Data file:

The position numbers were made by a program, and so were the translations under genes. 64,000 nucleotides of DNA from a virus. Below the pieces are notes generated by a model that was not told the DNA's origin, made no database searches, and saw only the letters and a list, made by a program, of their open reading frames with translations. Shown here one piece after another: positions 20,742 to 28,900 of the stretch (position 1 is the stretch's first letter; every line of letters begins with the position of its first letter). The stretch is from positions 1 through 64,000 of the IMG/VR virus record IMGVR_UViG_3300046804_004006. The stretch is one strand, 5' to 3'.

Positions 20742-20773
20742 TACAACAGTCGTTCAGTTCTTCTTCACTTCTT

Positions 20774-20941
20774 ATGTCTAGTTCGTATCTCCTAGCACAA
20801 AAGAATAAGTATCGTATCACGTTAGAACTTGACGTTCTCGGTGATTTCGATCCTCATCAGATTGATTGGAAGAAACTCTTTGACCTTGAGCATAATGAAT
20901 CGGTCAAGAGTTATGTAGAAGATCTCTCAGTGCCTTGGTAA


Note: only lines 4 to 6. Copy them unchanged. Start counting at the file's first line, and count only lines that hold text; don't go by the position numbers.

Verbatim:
Positions 20774-20941
20774 ATGTCTAGTTCGTATCTCCTAGCACAA
20801 AAGAATAAGTATCGTATCACGTTAGAACTTGACGTTCTCGGTGATTTCGATCCTCATCAGATTGATTGGAAGAAACTCTTTGACCTTGAGCATAATGAAT